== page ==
She said operations at the port were running as normal and that the car carrier vessel had been able to continue with its operations while the tug would be moved a dry dock for repairs.

In Durban on Sunday, SAMSA’s Captain Saroor Ali, confirmed that an investigation by the agency was underway to determine the cause of the accident.

“Investigation is in progress and the cause leading to the incident can only be determined on concluding the investigation which involves statements from the ship and tug boat crew and relevant eyewitness personnel.

“SAMSA accident investigations guided by the South African Merchant Shipping Act, are conducted to ascertain the factors contributing to the accident, give recommendations so as to avoid re-occurrence,” said Captain Ali.

End

SA Agulhas, South Africa’s dedicated cadet training vessel, in EL dry dock for a sprucing up!

(The following report and headline photo first appeared in Creamer Media’s Engineering News and with exception of all photos except the headline, is reproduced here, as is, with permission from Creamer Media )

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The SA Agulhas is back in the now-refurbished Port of East London’s Princess Elizabeth dry dock, with improved facilities, for her lay-up maintenance plan after her previous visit in 2013

Pretoria: 13 April 2018

By SIMONE LIEDTKE

The SA Agulhas is back in the now-refurbished Port of East London’s Princess Elizabeth dry dock, with improved facilities, for her lay-up maintenance plan after her previous visit in 2013.

The contract to undertake maintenance on the 40-year-old vessel was awarded to local ship repair company East London Shipyard, and should take between four to six weeks to be completed during April.

Work includes repairs and maintenance on the bow and stern thrusters, tail shaft, steering gear, compressors, cranes, deck machinery and hull.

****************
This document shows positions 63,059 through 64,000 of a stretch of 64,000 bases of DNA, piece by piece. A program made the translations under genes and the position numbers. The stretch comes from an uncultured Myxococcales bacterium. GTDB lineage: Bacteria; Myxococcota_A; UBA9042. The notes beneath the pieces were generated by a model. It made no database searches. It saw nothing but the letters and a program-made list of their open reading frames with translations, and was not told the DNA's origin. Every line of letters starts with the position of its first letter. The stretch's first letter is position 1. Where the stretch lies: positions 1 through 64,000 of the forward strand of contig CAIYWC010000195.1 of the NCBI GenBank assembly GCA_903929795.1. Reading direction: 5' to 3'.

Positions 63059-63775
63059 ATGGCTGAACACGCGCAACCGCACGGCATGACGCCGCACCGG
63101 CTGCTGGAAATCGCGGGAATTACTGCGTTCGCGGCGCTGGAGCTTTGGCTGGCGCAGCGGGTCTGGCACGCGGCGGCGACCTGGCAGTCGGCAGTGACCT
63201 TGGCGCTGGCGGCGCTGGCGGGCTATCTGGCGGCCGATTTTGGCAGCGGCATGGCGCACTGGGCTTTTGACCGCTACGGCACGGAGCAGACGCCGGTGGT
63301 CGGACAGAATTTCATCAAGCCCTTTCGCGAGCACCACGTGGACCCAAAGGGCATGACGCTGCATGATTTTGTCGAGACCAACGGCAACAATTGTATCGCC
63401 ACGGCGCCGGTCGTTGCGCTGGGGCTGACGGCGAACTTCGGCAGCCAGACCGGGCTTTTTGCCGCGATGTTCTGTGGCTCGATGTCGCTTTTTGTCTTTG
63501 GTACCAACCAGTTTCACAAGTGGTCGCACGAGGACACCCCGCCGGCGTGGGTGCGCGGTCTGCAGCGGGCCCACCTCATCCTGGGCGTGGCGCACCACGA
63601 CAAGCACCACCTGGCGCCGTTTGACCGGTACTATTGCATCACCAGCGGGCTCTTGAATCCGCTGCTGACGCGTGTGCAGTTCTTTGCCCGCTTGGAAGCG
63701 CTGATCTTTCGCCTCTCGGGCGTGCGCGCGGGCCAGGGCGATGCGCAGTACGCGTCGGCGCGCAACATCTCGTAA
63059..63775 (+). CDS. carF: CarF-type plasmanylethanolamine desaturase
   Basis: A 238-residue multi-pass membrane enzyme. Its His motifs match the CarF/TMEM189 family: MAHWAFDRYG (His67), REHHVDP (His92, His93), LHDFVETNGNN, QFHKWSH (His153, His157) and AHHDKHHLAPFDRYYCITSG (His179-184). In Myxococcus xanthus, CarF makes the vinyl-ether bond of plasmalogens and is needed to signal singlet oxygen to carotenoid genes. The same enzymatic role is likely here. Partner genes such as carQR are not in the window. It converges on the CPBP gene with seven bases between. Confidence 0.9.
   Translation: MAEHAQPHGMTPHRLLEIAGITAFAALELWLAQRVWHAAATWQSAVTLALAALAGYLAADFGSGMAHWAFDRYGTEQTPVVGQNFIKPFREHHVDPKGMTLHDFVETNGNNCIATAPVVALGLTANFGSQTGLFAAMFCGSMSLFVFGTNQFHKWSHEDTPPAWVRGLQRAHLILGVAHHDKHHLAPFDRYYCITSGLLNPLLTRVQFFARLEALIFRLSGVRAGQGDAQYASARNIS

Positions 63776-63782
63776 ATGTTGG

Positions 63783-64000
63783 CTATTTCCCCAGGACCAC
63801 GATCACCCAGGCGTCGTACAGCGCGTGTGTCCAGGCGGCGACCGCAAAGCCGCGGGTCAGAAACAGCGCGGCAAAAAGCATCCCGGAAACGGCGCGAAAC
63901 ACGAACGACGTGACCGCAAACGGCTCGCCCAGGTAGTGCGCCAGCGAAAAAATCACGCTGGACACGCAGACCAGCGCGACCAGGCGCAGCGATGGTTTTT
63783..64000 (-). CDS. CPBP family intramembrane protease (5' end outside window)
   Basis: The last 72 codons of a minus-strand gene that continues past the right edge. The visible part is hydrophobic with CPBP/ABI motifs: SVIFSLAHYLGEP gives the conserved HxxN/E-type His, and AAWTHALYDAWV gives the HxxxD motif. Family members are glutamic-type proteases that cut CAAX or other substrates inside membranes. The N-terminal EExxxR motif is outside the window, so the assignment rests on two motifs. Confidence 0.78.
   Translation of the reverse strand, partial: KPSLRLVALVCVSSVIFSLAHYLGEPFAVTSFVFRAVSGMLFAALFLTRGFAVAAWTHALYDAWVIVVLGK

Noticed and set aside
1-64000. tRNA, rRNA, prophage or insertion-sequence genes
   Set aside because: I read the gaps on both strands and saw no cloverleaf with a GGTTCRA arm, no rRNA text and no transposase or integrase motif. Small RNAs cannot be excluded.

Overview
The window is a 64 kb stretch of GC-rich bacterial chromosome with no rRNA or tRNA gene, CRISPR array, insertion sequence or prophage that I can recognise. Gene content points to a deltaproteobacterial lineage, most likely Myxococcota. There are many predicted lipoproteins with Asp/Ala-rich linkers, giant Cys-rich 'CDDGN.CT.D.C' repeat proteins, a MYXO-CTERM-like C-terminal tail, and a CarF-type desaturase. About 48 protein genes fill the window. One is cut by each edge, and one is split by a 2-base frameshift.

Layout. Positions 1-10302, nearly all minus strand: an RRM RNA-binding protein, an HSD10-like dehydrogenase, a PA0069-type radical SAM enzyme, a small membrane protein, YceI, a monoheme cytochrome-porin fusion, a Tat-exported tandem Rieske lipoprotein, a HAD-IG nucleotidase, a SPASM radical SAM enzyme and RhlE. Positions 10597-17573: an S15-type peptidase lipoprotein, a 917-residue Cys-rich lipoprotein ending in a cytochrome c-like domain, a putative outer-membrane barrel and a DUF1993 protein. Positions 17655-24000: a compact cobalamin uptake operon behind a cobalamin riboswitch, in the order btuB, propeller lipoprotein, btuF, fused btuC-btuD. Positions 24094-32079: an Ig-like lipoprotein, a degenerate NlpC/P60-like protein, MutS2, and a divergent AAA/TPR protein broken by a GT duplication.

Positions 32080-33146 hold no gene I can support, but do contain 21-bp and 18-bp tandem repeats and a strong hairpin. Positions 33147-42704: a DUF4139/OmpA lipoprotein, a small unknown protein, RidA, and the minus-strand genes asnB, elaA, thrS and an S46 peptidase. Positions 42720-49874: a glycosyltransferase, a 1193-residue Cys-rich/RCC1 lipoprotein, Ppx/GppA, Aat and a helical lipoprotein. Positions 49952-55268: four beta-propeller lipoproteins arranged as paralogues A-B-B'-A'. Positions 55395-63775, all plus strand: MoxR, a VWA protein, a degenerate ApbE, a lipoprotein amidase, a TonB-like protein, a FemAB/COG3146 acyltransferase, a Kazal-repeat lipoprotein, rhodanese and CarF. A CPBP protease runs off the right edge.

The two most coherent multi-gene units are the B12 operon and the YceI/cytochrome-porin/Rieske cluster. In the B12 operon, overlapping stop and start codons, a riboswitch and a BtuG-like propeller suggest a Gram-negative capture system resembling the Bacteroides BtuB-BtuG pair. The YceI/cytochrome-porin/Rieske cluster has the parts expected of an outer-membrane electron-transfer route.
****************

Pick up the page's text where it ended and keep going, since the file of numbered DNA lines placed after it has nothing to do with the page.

“More than 80 direct jobs have been created during the project including employment for marine engineers, electricians, riggers, welders, fitters, painters and supervisory staff,” said Transnet National Ports Authority (TNPA) Port of East London ship repair manager Leigh Carls.

Carls added that the dry dock is also undergoing refurbishment and the project is at an advanced stage with R21-million invested to date and 70% of the work completed so far, including new switchgear and crane rails.

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The river port of East London. (Photo: SAMSA)

“Work began in 2015 with a phased approach being followed to enhance all critical components and allow for the dock to be functional throughout the upgrading process,” he noted.

The dry dock refurbishment, in support of ship repair and marine manufacturing, is part of TNPA’s contribution nationally towards government’s Operation Phakisa (Oceans Economy) initiative, which aims to unlock the economic potential of the country’s oceans by, among other things, accelerating investments into ship repair facilities and marine engineering capability.

In the port of East London, Operation Phakisa focuses on the ship repair and boat building industries.